CEOs targeted more by activists but give them fewer board seats

BOSTON (Reuters) - Chief executives at U.S. corporations were targeted by money managers and activist investors telling them how to run their businesses more than ever last year.

Jeffrey Smith, Managing Member, CEO and Chief Investment Officer for Starboard Value LP., speaks at the Sohn Investment Conference in New York City, U.S. May 4, 2016. REUTERS/Brendan McDermid

Activists, including Jeff Smith’s Starboard Value LP and Paul Singer’s Elliott Management and others who normally do not weigh in on corporate affairs, asked for board seats at 212 companies in 2016, according to data released on Wednesday by research group Activist Insight.

That marks a 14 percent increase in the number of companies targeted from 2015, when investors asked for seats at 186 corporations. In 2014 they targeted 154 companies, up from 113 in 2013, the data shows.

“There are more activists involved and more companies are being targeted,” said Eleazer Klein, a partner who co-chairs law firm Schulte Roth & Zabel’s Shareholder Activism Group. “And the trend toward settlements has continued, in part because companies recognize the credibility of activists,” he added.

Whether they push for management changes, spin-offs or share buy backs, corporate agitators are finding that captains of industry are more often ready to see their point of view.

Last year 63 percent of requests for board seats ended in a settlement, up from 54 percent in 2015. Only 31 percent of the situations developed into full-blown proxy contests, down from 39 percent in 2015 and 42 percent in 2014.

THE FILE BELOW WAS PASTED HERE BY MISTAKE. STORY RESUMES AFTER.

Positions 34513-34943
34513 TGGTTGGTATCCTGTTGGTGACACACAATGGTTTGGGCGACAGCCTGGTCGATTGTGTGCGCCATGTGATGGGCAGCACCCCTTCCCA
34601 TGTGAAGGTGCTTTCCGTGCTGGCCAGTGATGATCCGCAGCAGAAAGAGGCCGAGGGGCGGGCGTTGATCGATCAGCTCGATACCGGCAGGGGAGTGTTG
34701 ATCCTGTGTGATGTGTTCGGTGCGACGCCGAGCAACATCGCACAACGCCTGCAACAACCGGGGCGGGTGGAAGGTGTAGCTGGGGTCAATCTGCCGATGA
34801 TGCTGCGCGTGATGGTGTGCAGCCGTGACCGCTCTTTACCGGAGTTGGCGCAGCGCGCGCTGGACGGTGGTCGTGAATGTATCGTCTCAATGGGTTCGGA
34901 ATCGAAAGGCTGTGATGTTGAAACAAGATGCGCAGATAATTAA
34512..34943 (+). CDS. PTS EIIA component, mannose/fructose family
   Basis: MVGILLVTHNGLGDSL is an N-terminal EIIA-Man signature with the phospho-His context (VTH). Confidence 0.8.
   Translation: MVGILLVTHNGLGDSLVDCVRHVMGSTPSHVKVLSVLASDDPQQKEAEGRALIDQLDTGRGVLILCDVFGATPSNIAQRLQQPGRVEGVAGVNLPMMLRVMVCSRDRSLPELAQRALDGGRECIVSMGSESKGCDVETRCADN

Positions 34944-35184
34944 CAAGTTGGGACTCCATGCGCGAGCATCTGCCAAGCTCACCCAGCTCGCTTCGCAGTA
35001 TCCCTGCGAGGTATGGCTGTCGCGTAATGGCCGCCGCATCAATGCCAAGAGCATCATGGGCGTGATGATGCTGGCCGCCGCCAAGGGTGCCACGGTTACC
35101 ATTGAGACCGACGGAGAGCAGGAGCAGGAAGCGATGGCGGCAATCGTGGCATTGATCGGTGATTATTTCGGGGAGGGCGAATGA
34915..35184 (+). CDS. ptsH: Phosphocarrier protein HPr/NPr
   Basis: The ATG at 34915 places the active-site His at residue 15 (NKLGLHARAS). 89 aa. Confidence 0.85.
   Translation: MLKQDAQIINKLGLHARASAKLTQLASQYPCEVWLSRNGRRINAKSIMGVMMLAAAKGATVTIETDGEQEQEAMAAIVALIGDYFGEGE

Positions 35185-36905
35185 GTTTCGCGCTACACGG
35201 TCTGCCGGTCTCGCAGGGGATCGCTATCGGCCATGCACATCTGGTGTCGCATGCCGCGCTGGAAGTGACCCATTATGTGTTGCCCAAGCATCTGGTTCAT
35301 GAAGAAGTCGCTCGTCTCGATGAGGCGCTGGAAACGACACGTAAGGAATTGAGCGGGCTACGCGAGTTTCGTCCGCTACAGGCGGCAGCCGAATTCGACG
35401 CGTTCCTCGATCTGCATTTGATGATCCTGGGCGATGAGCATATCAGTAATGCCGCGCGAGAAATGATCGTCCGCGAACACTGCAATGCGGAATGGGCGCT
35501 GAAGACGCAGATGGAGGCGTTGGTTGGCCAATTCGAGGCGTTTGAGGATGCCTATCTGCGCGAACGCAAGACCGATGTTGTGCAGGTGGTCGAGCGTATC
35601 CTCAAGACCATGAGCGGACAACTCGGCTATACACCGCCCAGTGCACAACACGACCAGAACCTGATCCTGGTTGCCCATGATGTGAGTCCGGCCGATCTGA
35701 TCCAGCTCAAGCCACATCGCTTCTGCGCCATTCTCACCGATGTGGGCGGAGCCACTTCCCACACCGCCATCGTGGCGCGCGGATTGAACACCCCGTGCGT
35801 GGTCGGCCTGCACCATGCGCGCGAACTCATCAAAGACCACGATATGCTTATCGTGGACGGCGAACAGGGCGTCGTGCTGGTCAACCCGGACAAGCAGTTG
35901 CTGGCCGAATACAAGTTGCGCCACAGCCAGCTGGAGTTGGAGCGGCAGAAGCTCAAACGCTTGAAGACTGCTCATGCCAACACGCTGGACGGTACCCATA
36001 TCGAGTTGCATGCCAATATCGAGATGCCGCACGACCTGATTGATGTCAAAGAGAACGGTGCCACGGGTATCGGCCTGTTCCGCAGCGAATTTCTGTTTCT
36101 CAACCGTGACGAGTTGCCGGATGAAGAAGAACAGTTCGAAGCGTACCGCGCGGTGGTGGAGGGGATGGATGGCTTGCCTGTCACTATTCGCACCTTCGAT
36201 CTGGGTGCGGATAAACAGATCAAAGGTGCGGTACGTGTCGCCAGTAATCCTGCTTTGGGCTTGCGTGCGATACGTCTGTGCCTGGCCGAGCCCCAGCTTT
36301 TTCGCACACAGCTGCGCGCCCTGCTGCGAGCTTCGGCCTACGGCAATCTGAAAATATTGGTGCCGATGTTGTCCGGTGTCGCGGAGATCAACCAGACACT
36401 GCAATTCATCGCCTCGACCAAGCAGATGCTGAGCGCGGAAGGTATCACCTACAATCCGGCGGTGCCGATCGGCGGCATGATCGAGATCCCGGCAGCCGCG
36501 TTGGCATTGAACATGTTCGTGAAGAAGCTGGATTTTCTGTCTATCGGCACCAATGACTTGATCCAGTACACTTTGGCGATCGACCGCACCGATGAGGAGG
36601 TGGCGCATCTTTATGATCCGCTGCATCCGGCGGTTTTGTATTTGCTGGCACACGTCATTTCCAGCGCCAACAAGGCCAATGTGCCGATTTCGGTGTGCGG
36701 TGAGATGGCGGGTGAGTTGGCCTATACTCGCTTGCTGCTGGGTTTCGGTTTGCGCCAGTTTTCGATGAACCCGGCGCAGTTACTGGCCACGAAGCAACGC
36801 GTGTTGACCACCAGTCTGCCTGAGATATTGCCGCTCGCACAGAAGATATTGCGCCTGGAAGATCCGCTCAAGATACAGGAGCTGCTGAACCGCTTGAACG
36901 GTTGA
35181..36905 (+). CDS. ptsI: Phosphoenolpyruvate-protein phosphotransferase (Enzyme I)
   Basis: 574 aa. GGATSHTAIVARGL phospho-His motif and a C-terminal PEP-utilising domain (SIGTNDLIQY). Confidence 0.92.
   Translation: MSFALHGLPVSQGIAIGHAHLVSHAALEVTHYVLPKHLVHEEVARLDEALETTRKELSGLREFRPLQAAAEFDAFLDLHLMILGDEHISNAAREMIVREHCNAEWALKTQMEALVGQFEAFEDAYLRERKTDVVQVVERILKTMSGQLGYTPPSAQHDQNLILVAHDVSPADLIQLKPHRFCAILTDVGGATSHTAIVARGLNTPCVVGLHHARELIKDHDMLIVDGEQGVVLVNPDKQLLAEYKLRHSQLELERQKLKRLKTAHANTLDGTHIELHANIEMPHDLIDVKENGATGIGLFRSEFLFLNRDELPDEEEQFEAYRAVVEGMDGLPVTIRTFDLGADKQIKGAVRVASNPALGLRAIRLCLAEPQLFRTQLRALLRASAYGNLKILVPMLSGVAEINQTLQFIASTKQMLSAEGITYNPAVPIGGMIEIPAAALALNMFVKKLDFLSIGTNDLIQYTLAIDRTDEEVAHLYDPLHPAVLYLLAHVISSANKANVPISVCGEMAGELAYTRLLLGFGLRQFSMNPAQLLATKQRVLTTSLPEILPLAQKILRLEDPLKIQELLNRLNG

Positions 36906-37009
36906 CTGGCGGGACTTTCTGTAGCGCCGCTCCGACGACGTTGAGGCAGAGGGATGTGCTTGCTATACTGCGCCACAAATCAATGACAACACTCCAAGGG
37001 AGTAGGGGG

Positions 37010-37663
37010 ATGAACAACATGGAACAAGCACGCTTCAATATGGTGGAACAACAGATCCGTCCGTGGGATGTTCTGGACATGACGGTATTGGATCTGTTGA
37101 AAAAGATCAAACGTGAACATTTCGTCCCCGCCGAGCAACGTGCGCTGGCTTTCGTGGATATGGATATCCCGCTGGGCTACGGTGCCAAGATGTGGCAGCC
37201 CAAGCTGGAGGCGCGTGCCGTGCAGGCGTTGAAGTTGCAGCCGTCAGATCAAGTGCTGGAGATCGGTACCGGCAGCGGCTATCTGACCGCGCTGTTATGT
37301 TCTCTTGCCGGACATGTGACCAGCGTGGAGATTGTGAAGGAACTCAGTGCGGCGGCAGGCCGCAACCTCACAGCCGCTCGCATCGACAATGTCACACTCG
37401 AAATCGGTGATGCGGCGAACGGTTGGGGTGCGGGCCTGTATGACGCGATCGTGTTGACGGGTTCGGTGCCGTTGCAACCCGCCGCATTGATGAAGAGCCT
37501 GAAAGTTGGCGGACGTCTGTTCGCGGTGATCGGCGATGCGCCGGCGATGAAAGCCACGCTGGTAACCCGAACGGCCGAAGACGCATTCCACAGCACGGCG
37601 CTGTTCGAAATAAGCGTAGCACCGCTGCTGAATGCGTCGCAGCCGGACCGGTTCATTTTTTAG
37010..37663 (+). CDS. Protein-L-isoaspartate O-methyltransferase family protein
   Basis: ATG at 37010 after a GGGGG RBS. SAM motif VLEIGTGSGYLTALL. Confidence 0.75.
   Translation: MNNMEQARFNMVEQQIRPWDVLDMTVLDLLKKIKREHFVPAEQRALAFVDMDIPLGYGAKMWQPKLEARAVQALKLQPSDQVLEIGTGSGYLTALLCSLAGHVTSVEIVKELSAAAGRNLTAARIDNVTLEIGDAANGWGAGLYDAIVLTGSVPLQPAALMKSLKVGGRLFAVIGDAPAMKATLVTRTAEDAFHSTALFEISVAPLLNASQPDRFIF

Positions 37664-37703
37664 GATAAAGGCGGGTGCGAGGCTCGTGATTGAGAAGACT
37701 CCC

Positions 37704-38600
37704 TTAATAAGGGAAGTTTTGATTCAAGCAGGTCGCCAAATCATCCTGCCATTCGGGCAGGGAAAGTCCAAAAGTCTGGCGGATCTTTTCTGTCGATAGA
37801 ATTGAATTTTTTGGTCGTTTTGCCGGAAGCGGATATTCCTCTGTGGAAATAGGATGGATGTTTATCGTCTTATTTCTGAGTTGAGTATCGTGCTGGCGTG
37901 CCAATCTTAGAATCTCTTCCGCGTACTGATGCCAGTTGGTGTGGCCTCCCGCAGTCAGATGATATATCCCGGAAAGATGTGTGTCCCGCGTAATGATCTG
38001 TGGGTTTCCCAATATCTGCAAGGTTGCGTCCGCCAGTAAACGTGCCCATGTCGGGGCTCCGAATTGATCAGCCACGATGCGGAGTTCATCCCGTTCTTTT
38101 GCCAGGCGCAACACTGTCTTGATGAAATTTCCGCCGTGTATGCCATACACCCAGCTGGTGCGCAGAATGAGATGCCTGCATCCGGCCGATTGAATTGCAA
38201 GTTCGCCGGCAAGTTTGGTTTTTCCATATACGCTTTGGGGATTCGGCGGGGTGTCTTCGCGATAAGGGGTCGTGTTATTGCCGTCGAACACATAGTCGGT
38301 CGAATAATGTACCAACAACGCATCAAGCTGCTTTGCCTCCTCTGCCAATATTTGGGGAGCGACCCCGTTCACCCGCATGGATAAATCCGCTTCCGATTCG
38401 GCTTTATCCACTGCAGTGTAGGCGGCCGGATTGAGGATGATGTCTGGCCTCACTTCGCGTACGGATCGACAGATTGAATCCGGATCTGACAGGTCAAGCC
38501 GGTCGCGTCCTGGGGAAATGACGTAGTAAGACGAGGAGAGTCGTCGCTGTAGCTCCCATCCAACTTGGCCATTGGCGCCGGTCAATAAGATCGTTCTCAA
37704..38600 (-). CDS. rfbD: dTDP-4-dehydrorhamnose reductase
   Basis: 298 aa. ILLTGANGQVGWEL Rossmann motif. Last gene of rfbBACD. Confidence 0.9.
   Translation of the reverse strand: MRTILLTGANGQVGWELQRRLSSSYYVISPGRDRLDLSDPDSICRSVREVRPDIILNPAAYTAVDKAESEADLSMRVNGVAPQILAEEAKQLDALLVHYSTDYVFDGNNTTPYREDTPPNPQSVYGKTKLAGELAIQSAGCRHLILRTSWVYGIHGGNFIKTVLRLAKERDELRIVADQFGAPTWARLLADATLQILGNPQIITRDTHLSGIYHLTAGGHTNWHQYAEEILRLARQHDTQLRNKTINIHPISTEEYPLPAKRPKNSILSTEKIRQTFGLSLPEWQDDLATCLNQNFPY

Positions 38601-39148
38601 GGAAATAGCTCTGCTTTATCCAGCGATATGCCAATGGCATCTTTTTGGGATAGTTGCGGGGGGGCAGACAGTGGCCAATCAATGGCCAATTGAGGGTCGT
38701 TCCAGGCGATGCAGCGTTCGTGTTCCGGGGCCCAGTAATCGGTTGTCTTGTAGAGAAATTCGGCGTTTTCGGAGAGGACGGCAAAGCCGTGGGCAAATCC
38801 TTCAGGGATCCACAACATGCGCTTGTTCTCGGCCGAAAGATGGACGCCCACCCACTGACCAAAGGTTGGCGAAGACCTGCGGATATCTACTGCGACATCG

Last year Starboard settled with Yahoo for board seats, William Ackman’s Pershing Square negotiated seats at Chipotle and Paul Hilal’s Mantle Ridge appears to be making inroads to give Hunter Harrison a chance to run railroad CSX.

By settling, investors and companies save money and the distraction a proxy fight can cause. Those are both key considerations as activists show improved returns with the HFRI Activist Index up 10.4 percent in 2016 after a more modest 1.15 percent return in 2015.

Investors often come away with fewer board seats than they might have before. The data show investors won 215 board seats in 2016, down from 221 in 2015. The average board seat gained through a settled proxy contest shrunk to 1.4 last year, down from two seats in 2015.

If a full blown proxy contest occurs, the data show they are now more likely to lose. Last year management won 12 times, compared with eight wins for investors.

Shareholders sided with iRobot against hedge fund Red Mountain and securities firm FBR & Co beat back a challenge from Voce Capital Management.

Reporting by Svea Herbst-Bayliss; Editing by Tom Brown